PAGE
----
Posts for 'Hearst'

  • Inside the Stream Podcast: Disney Membership, Paramount Bundles, Netflix CPMs

    On the podcast this week nScreenMedia’s Colin Dixon and I dig into four topics that have caught our attention: Disney’s rumored membership program, Netflix’s plan to charge advertisers CPMs of up to $65, Paramount’s bundling of Paramount+ and Showtime, and how “diginet” channels and FAST linear services are converging.  

    Listen to the podcast (28 minutes, 43 seconds)

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  • Keynote Interviews with GroupM’s Brian Lesser and Hearst’s Troy Young [AD SUMMIT VIDEO]

    We had 2 terrific keynote interviews at our recent 7th annual Online Video Advertising Summit, with Brian Lesser (CEO, GroupM North America), which was conducted by Matt Spiegel (Managing Director, Marketing & Technology Solutions, MediaLink) and with Troy Young (Global President, Hearst Digital Media), who I interviewed.

    Taken together they provide invaluable insights from both the buy and sell sides about how to succeed in the rapidly changing video industry.

    Each interview is a little over 30 minutes. Links to all of the session videos from the Ad Summit are included at the bottom of this post. Enjoy!

    Watch the keynote interviews

  • Hearst's Co-President Neeraj Khemlani Shares Insights On New Video Landscape [AD SUMMIT VIDEO]

    Neeraj Khemlani, co-president of Hearst Entertainment & Syndication shared his insights on the new video landscape and how to succeed in it during his keynote interview with me at the recent Video Ad Summit. Neeraj has a great perspective on the topic given his role at Hearst and the company’s investments in video leaders like AwesomenessTV, Roku, BuzzFeed, Vice and others.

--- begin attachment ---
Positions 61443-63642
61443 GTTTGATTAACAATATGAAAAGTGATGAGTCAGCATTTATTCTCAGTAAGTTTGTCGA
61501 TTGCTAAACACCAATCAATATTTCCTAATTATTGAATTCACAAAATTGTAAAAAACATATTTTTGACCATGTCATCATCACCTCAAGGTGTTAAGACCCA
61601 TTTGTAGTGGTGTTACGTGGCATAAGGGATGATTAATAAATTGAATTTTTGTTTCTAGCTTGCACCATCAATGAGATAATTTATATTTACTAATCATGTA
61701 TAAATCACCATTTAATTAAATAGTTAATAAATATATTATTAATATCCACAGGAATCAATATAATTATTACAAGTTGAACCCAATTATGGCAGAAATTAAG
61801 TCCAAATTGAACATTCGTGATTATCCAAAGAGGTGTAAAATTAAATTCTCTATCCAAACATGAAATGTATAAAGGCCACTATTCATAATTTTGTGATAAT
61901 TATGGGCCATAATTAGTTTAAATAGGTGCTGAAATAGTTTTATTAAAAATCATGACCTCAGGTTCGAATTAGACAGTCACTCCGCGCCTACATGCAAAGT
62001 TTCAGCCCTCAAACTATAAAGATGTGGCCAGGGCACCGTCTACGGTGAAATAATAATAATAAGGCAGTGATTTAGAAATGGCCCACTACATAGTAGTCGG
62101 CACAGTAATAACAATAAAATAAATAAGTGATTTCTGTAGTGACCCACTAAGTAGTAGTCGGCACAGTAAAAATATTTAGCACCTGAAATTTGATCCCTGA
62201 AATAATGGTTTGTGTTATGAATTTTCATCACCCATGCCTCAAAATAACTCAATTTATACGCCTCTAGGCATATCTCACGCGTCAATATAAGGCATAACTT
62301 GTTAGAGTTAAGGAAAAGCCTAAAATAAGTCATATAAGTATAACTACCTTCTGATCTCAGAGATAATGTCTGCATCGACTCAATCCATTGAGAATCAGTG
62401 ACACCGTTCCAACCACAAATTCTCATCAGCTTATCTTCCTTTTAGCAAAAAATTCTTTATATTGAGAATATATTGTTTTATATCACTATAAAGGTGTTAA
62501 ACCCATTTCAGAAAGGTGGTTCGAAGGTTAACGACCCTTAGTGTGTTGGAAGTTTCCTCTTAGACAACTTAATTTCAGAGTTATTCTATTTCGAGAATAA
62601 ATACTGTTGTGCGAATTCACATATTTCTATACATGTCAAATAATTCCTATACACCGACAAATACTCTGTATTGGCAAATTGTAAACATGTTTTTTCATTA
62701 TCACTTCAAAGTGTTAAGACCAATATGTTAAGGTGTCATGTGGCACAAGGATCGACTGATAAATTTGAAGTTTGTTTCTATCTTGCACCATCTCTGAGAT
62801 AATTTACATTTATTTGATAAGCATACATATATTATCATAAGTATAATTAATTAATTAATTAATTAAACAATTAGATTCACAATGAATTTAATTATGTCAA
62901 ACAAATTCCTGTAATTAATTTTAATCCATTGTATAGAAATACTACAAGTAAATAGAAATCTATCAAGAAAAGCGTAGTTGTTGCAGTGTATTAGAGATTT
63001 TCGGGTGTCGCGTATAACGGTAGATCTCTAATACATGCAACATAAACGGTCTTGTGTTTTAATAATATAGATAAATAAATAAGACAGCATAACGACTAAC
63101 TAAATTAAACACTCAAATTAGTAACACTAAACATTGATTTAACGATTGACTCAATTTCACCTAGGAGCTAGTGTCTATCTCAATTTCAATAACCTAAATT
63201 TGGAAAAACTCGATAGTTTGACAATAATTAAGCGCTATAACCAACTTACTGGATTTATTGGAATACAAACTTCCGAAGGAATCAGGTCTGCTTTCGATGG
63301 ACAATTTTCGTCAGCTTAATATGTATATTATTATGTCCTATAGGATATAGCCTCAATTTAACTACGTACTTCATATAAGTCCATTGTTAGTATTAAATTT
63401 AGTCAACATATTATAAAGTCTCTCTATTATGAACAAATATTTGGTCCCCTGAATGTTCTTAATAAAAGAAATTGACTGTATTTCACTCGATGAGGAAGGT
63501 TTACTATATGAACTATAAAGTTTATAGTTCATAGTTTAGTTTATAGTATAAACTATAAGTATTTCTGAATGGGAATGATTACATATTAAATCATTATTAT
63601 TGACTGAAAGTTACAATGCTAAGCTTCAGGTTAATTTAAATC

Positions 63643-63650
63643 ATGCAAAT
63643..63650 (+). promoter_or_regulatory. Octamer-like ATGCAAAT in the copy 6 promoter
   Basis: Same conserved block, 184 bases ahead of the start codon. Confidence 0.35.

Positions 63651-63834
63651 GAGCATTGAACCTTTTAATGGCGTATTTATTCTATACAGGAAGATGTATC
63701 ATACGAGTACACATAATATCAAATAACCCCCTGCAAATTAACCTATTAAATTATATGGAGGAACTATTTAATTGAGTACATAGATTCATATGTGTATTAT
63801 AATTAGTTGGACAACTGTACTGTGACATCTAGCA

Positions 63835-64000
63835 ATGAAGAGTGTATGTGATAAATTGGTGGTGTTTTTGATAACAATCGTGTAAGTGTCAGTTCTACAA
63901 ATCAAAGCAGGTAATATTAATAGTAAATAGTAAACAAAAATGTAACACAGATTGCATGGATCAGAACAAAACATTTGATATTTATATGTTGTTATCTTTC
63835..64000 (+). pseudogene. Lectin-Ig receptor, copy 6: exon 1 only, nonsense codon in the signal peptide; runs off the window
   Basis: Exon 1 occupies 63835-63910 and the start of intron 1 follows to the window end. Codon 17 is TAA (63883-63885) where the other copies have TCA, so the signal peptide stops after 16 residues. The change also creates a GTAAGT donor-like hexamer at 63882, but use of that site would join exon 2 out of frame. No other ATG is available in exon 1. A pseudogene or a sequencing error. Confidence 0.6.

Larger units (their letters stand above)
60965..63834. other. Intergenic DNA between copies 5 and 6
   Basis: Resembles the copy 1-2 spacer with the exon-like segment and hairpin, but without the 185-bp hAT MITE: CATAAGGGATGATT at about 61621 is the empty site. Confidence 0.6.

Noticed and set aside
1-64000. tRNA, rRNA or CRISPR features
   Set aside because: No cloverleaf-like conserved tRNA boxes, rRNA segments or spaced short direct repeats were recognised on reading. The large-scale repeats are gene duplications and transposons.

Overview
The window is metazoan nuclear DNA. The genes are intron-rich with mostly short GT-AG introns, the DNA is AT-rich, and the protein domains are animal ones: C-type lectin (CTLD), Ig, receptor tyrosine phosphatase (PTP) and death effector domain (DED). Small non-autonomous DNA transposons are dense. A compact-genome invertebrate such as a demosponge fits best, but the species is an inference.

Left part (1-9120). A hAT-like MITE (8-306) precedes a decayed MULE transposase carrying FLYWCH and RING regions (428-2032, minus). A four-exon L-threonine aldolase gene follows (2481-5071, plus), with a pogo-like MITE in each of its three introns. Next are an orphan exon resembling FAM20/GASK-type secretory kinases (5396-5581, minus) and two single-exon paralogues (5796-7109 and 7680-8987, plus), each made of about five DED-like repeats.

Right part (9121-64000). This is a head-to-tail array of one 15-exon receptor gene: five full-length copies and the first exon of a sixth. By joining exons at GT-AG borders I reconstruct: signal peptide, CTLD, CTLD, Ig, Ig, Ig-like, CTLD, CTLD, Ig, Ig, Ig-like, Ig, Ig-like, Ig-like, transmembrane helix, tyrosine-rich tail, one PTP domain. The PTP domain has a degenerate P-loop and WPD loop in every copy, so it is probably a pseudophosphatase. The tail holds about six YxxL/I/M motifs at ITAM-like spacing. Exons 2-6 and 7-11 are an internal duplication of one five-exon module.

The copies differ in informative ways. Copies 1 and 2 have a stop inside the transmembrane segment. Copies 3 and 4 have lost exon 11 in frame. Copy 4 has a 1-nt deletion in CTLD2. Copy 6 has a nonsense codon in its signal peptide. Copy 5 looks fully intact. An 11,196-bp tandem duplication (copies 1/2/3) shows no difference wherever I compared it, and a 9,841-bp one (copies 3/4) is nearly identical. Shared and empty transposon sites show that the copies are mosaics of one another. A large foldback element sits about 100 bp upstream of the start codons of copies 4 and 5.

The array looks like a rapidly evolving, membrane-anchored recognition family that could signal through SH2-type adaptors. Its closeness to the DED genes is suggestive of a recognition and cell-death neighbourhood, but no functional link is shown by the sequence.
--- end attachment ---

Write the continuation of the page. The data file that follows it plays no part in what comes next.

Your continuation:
Neeraj sees this as a time of huge experimentation, with Hearst looking to place bets on brands that will resonate with younger audiences. The key here is for talent to be authentic and build their audiences. When this happens, they’re “earning” their distribution organically, rather than trying to establish it formally as in traditional media distribution models. That’s a huge shift.

    Among other topics, Neeraj discusses “CosmoBody,” the company’s new SVOD service and why it’s ad-free, why news is a perfect fit for video and mobile, why having a strong editorial point of view is critical, how Facebook is changing video viewing and lots more.

    Watch the interview now (33 minutes, 51 seconds)

  • Technology and Culture Are Critical to Driving Video Success

    Last week I attended AdExchanger's Industry Preview 2015 conference in NYC, a gathering of 500+ digital marketers. I attended mainly to gain insights about the larger digital marketing landscape, of which online video advertising is an increasingly important part for advertisers, content providers and technologists.

    While there was only one video-specific session, video weaved its way into a lot of what happened on-stage. One session in particular that generated numerous valuable video-related insights was titled, "This is Digital Publishing in 2015" and included Zazie Lucke (Head of Global Media Marketing, Bloomberg), Dao Nguyen (Publisher, BuzzFeed), Troy Young (President, Hearst Digital), Jon Steinberg (CEO, Daily Mail, North America) and was moderated by Wenda Harris Millard (President and COO, Medialink).